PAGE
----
Vacant buildings can cause real worries and serious problems for Baltimore residents and property owners. For example:

  • If you rent an attached rowhouse with a vacant house next door, you may worry about pests (like mice or rats); structural problems with your roof or party wall; and an increased risk of fire or property crime.
  • If you own a home with a vacant house on your block, you may worry about how nearby vacant buildings could increase your heating or insurance costs; decrease the value of your home; and make it more difficult for you to sell your home if you choose to move in the future.
  • If you lead a community organization, you may worry about how vacant properties contribute to public safety risks; make your community less attractive; or how any reductions in the city’s property tax income might affect public services like parks or sanitation.

None of these problems have easy or simple solutions. And in some communities vacant buildings are such a big problem that you might feel overwhelmed.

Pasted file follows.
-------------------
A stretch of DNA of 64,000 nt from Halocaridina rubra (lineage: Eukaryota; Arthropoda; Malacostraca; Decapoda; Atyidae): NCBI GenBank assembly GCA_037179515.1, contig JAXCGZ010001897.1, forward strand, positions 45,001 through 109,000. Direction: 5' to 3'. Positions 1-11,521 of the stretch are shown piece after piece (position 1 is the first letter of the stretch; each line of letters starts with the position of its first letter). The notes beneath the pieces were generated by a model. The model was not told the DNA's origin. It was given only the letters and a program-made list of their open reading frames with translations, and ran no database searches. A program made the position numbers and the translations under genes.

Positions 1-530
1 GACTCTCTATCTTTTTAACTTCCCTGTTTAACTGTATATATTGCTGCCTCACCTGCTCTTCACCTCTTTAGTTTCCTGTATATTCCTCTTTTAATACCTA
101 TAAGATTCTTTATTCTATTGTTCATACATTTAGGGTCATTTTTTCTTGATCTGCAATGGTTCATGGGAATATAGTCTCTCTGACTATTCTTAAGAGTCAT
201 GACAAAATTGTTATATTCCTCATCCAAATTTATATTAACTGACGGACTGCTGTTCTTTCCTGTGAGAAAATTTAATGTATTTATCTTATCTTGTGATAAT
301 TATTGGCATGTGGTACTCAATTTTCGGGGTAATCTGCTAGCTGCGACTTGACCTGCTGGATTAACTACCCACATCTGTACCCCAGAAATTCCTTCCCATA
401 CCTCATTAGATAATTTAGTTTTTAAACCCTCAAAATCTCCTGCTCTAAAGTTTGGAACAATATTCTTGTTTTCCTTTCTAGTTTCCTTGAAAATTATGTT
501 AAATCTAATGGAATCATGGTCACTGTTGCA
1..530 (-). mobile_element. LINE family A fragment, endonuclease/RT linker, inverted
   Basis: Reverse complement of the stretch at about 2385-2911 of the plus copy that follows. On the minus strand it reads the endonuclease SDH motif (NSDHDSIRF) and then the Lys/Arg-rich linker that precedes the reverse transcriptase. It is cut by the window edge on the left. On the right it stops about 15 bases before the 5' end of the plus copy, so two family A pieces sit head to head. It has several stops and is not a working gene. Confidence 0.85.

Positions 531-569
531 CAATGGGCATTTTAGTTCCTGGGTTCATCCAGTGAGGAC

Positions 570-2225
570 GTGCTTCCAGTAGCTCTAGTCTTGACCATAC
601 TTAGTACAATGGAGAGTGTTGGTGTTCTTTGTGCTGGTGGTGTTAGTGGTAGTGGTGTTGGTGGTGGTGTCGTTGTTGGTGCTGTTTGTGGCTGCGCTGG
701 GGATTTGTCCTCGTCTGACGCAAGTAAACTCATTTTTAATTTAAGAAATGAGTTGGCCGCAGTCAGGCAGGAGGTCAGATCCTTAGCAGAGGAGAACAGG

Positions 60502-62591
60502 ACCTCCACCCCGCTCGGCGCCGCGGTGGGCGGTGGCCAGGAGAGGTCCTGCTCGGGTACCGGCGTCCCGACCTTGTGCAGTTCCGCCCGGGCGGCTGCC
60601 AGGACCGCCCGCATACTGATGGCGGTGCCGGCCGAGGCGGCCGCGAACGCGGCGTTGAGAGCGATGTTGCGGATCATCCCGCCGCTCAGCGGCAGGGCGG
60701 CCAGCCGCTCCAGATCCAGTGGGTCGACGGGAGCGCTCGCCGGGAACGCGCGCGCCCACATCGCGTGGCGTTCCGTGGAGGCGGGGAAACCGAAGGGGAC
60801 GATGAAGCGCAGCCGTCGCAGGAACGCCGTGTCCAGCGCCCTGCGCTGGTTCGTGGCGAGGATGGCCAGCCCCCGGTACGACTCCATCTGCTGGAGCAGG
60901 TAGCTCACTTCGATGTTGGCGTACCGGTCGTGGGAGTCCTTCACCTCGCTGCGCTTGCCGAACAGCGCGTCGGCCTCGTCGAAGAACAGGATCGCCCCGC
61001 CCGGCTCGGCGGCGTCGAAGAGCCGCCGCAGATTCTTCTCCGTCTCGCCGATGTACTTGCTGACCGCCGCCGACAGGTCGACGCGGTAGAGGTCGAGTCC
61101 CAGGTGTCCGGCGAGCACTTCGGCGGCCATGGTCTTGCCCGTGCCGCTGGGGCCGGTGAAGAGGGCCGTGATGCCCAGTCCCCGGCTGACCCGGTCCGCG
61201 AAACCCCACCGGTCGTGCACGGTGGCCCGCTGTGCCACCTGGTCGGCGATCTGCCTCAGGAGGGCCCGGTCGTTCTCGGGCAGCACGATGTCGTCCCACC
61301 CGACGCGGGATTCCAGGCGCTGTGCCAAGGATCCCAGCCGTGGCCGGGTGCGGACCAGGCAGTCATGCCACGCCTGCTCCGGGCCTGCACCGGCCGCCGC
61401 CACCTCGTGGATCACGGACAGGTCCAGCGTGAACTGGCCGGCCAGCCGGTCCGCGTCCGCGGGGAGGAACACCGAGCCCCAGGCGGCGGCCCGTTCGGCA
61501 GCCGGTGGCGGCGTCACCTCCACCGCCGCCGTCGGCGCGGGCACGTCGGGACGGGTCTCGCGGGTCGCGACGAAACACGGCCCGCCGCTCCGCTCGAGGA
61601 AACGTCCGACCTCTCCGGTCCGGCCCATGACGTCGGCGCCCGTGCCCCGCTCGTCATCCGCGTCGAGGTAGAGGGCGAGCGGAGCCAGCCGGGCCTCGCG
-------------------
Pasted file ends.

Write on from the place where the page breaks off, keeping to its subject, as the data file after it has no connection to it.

You know you can’t solve this issue all on your own. But if you work together with your neighbors, elected officials, city employees, local nonprofits, and developers, you can start solving the problem of vacant buildings in your neighborhood. For example:

  • Neighborhood associations can take legal action to force a negligent property owner to secure a vacant building or clean up a yard overrun by weeds and debris.
  • Private developers can repair vacant buildings and put them back into use as homes or apartments.
  • Baltimore City can tear down a block of vacant buildings and volunteers can adopt the lot as community open space.
  • Local nonprofits can offer financial counseling to struggling neighbors and prevent abandonment by helping residents stay in their homes.
Rowhouse rehabilitation, 914–916 Whitelock Street, Baltimore, MD 21217
Rowhouse rehabilitation, 914–916 Whitelock Street, Baltimore, MD 21217, 2017 February 17. Photograph by Eli Pousson, Baltimore Heritage (CC 0)

If you care about vacant buildings in your neighborhood, you probably know that they are not the only problem. You can even see vacant buildings as the symptom of even bigger problems: inadequate public transportation, limited access to jobs, economic inequality, and segregation. When you talk about vacant buildings with your neighbors, you may need to talk about these bigger local and national issues, including:

  • Economic development and opportunity
  • Suburban growth and transportation
  • Racial segregation and discrimination

Understanding how these issues affect you and your neighborhood can help you start conversations about vacant buildings and build consensus around possible long-term solutions.